Well I have to admit that I'm stumped with an energy audit I've been working on for the past two months. Perhaps someone can point me in the right direction...

My client contacted me concerned that his electric bills were atrocious. They were, to the tune of 34,680 kWh per year (average monthly at 2,890 kWh, and a baseline of 2,347 per month!). And after my first visit to his home, it was very obvious to me that, although he has a big house (3700 sq-ft), he and his family of four were energy frugal, being careful to shut off lights when not in use, using power strips for entertainment centers, etc.

He was particularly concerned about the phantom consumption when he and his family would leave for several weeks at a time. When they did he'd shut off everything but the alarm system. And even then he'd see a bill of 1900 kWh for that month, and for what?

So I dove in deep, taking this on as a personal project, since he'd had an auditor from the utility company come out previously and they couldn't find anything. One of the first things I did was to install a PowerSave EnviR monitor on the two mains into the main circuit panel and let that thing collect data for exactly two weeks. I compared this kWh total to what the utility company's meter read and found a discrepancy of about 500 kWh in favor of the utility company. This closely paralleled the additional 10k kWh per year that I could not account for in my projected analysis. Hmmm.... found it! (or so I thought)

So I got on the phone and was soon in touch with the supervisor of the electric meter department. I told him my findings so he and I got together at the client's home one day so that he could test their equipment, which consisted of a transformer/transducer system which reduces the incoming current from the main transformer at the street. After a good hour of testing he informed me that their equipment tested okay. Hmmmm.... bummer.

After many hours of monitoring individual circuits, extrapolating the long-term consumption, I still can't account for this additional 10k kWh per year anomaly. I even looked for hidden conduits coming off the wiring gutter under the transformer, assuming a neighbor might be "borrowing" some power for their growing operation. Nothing. Absolutely nothing.

And now that I've been so thorough with my investigation and extrapolation, I'm left scratching my head, wondering if, even though the utility company tested their equipment as good, perhaps it is not over a long term. I honestly don't know where to go from here... Suggestions?

Tags: accuracy, meter, utility

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No one says it better than Wiki.:

Human error has been cited as a cause or contributing factor in disasters and accidents in industries as diverse as nuclear power (e.g., Three Mile Island accident), aviation (see pilot error), space exploration (e.g., Space Shuttle Challenger Disaster), and medicine (see medical error). It is also important to stress that "human error" mechanisms are the same as "human performance" mechanisms; performance later categorized as 'error' is done so in hindsight: therefore actions later termed "human error" are actually part of the ordinary spectrum of human behaviour. The study of absent-mindedness in everyday life provides ample documentation and categorization of such aspects of behavior. While human error is firmly entrenched in the classical approaches to accident investigation and risk assessment, it has no role in newer approaches such as resilience engineering.  [so much for resilience engineering!]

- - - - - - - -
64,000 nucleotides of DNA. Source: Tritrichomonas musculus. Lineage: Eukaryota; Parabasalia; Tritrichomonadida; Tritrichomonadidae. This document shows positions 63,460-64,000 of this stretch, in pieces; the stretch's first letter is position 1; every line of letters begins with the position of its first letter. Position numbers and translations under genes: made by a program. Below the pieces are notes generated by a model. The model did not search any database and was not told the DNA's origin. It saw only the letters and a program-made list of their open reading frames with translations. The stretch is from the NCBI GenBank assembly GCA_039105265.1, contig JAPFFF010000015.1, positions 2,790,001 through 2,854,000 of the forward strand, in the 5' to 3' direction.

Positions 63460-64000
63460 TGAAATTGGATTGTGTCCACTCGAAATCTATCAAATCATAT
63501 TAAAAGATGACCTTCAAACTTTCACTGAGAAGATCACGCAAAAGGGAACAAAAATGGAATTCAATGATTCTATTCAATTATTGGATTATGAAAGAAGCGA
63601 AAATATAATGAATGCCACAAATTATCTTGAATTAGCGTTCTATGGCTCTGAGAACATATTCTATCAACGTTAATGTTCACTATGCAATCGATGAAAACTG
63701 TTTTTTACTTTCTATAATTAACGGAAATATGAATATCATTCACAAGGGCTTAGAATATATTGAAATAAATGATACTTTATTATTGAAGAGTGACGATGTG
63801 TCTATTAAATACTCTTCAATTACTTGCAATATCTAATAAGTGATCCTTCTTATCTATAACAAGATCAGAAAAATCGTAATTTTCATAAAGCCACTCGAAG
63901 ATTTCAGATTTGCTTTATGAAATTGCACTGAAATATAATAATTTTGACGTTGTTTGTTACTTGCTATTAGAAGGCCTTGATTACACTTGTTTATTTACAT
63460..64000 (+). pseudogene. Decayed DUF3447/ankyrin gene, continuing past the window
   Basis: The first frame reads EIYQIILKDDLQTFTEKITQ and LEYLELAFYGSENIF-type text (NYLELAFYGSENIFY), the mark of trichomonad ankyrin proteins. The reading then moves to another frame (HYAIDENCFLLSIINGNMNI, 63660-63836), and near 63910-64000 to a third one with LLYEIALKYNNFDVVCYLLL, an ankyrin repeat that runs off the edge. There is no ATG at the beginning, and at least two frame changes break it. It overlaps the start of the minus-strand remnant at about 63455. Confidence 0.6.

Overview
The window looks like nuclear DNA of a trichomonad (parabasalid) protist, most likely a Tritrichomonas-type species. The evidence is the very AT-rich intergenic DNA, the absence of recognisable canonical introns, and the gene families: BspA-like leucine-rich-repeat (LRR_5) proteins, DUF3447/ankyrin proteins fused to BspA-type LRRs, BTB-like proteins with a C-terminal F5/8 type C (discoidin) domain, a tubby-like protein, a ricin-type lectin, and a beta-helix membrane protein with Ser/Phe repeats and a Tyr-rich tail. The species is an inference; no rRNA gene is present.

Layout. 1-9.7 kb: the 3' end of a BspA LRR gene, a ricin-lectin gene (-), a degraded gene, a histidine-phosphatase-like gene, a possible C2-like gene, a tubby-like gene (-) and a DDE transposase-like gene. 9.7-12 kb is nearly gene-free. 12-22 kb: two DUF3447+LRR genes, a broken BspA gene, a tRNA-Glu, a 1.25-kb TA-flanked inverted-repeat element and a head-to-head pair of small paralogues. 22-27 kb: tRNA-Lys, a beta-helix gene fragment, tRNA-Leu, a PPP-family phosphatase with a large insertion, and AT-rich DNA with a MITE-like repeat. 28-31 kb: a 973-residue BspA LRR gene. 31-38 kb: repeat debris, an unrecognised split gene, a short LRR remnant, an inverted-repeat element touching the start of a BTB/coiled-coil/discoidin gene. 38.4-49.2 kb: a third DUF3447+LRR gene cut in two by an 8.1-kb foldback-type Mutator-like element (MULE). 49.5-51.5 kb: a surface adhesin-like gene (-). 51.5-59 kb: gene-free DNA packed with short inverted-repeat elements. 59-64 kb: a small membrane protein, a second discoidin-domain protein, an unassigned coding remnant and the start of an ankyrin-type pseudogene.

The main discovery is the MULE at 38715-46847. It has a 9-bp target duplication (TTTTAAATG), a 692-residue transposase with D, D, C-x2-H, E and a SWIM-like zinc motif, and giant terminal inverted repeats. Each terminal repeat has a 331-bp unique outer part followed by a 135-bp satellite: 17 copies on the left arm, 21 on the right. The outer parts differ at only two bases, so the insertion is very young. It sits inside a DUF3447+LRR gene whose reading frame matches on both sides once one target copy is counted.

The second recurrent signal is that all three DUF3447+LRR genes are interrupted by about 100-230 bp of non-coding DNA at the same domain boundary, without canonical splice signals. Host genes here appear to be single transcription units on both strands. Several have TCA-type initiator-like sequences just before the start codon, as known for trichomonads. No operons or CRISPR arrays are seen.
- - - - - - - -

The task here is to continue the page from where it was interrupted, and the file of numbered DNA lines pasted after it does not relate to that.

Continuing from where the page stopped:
Human error would not consistently benefit the perpetrator. That would be called something else. Mistakes that benefit the consumer are less likely to be reported but I've never seen one.
One time my home phone went dead. I checked my records and I was current on payment so I opened my NID and disconnected my house one line at a time, tested for faults, and set them aside. No problems apparent except the lack of signal (dial tone) on the company feed. I went to work. When I got home I could tell someone had been in the yard. I checked for dial tone and there it was, did an ID check and it was my number, so I retested each line and reattached them one at a time. Everything worked fine. My next bill was stunning. They had charged me over $400 for field tech service. I called them up and they told me that the problem had been in my house. I explained the process I had gone through that day and they said they would have to check with the technician and get back to me. At that point I also explained that if thier tech persisted in that the problem was in my home, I would need his name in order to bring charges of breaking and entering since nobody had been at home that day. I was credited on my next bill for the full amount of the service call.

Does the home have its' own well?? This can often be wired to the main service entrance which might place it in front of your metering equipment.  Look to see if there is a another breaker next the 200 amp main- mine well pump breaker is 40amps.  Well pumps and automated lawn irrigation can require a significant load increase an could account for the 25% discrepancy..

Hmmm...... Well, I asked the homeowner and he verified that there IS a well but it's on a community owned meter. He just gets the pressurized water into his home.

There were a couple of circuits in the main panel that I couldn't identify, but they didn't have any load on them when I isolated them and they certainly weren't any more than 20 amps. I will look in the main disconnect panel though. I haven't yet looked there. But again, I won't be able to do this until after August 8th.

Still waiting on the utility guy to come clean with his monitoring data...

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